Keith Godard in his own words
“The good graphic designer of today is the one who invents, whatever the medium” once told Keith Godard.
A visual artist par excellence and an eccentric gentleman for those in the know, British graphic designer, artist and educator, Godard passed away on Monday, 4th of May, 2020.
Regarded one of the most “unusual personalities on the graphic design scene,” Keith Godard was never out of fashion. He was never in fashion either. Far and beyond trends, his work speaks a language of its own.
Both a poster man and an exhibition designer and clearly an artist, Godard was born on 31 May, 1942, in London during World War II.
Goddard first studied at the London College of Printing and Graphic Arts earning a Bachelor's Degree in Typography and Art.
From 1965 to 1967, he continued his studies on a full scholarship from the London County Council for a MFA majoring in graphic design at Yale University, School of Art and Architecture.
“As a fairly lonely child, I drew a lot” he once said. “My father, a metal engraver, encouraged me on this path. He made me aware of character design and he also introduced me to the posters of Tom Eckersley during an exhibition in London as well as those of Savignac and other French graphic designers. I immediately liked this concept of graphic design, this art which is for everyone and not only for the privileged classes. This is what led me to integrate in 1954, at the age of sixteen, the London School of Printing and Graphic Art, directed precisely by Tom Eckemsley. I then obtained a scholarship to study in the United States in art and architecture at Yale University, from which I graduated in 1967.”
After graduation Godard worked at Fortune Magazine for six months and by 1968 Godard, with Craig Hodgetts, Bob Mangurian and Lester Walker, formed Works design Group. Their first blockbuster project was with children's toy maker Creative Playthings.
From 1975 to 1985 he worked with new partners, Hans van Dijk and Stephanie Tevonianand in 1986 Godard established StudioWorks where he remained the principal designer, specializing in exhibition design, way finding and public art.
From 2000 until 2009 he designed a series of die-cut architecture lecture posters for the School of Architecture at the University of Virginia at Charlottesville and in 2015 Godard designed scannable graphics for apps in print and mural forms continuing his exploration of the multi-layered visual realm.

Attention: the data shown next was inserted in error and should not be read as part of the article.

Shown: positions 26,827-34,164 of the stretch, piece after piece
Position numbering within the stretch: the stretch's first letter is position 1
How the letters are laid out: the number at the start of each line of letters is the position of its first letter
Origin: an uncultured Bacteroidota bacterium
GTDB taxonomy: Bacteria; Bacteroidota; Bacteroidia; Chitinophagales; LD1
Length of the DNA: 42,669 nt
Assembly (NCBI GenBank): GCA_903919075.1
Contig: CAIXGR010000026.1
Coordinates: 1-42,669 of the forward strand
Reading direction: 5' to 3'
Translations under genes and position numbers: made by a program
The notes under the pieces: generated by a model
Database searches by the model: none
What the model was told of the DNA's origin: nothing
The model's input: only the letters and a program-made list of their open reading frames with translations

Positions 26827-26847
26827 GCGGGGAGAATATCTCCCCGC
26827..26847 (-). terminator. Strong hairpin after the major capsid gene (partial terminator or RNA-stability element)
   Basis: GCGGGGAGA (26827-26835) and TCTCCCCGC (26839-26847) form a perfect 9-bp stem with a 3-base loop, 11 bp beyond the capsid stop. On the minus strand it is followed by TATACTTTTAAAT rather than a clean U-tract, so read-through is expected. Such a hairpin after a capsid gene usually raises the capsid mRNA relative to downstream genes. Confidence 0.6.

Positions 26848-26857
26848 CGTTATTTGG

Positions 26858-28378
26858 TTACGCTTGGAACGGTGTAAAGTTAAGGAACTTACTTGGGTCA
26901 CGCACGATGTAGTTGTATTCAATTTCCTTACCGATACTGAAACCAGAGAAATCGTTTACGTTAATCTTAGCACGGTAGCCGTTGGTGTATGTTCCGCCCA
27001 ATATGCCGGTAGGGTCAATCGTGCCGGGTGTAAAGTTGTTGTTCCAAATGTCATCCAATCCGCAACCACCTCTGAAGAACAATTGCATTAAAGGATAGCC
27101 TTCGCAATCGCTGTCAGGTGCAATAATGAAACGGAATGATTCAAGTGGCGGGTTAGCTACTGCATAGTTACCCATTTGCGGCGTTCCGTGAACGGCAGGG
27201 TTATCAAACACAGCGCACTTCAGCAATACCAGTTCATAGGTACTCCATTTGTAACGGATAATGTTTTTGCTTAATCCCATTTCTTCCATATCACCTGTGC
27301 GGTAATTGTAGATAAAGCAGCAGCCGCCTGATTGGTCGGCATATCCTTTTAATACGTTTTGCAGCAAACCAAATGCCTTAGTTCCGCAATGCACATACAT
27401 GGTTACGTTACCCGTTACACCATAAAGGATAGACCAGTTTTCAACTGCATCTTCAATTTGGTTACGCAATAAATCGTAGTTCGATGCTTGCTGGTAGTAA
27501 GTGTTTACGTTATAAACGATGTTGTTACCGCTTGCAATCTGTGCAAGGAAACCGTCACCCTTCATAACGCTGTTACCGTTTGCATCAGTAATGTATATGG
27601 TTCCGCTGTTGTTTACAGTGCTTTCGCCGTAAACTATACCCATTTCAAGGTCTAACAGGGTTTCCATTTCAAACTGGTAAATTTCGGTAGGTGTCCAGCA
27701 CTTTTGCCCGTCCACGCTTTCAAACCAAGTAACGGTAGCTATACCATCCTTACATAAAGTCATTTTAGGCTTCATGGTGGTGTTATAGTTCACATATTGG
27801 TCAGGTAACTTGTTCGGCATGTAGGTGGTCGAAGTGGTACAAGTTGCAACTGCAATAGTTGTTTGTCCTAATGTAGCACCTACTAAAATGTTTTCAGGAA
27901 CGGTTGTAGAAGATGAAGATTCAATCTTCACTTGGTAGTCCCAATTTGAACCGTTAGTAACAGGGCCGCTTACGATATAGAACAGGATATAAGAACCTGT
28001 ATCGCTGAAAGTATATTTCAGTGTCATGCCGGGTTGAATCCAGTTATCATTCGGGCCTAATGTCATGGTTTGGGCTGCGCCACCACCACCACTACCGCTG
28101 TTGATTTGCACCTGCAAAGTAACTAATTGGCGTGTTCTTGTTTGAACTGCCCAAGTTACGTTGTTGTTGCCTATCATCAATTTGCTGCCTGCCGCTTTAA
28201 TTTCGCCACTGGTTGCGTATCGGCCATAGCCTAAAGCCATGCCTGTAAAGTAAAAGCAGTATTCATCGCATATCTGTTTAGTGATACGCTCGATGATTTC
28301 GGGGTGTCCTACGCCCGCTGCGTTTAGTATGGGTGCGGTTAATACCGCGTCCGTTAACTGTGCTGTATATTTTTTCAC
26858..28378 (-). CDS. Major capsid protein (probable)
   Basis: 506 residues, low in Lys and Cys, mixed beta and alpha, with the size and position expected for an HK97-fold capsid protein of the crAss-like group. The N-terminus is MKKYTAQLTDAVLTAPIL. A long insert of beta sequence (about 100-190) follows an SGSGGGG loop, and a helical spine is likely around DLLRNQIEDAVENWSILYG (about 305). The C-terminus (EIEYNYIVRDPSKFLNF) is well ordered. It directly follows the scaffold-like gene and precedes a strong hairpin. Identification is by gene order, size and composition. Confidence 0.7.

“I admire a certain number of people, for example, Philippe Apeloig for his energy, Anthon Beeke for the eccentricity of his posters, the Grapus group (Pierre Bernard, Gérard Paris-Clavel, François Miehe, Alex Jordan, Jean-Paul Bacholet), as much for their graphics as for their political, social and cultural commitment, their intention to change life” said Godard in his interview with Laëtitia Costes, published in the magazine Graphê, back in 2014. “I also admire the installations of the Austrian architect Hans Hollein, the visual universe and the staging of Robert Wilson and I love the Typographica magazine, of which I have the entire collection.”
“Featuring layers of texture that express both the tangible and the intangible, his posters reveal Godard the maximalist, an orchestrator of type, image, and other components that stop the eye, impart meaning, and ensure surprise” reads the introduction of “This Way, That Way” published by Lars Müller Publishers in 2002.
“His visually complex exhibition designs actively involve the audience, creating spaces in which engaging experiences are had, visual and verbal wit are employed, and Godard's unique blend of intelligence and skill come to the fore.” One of the many books he authored, the publication is a retrospective of his work from the 1960s until 2000, with stories about posters, graphic objects environmental design and exhibitions.
The award-winning industry trailblazer in graphic design for over four decades, Godard, was regarded a true Renaissance man in the fields of public art and exhibition design.
As the principal behind the esteemed design firm Studio Works, Godard created animation, exhibitions, and prints for such clients as University of Virginia, Fortune Magazine, Business Week, and much more, always integrating his imagination with a broad range of new media, print, animation, and website and environmental designs.
For Godard things can be seen like this and like that and surprising oneself and others is what makes an artist unique.
Keith Godard was 77 years old.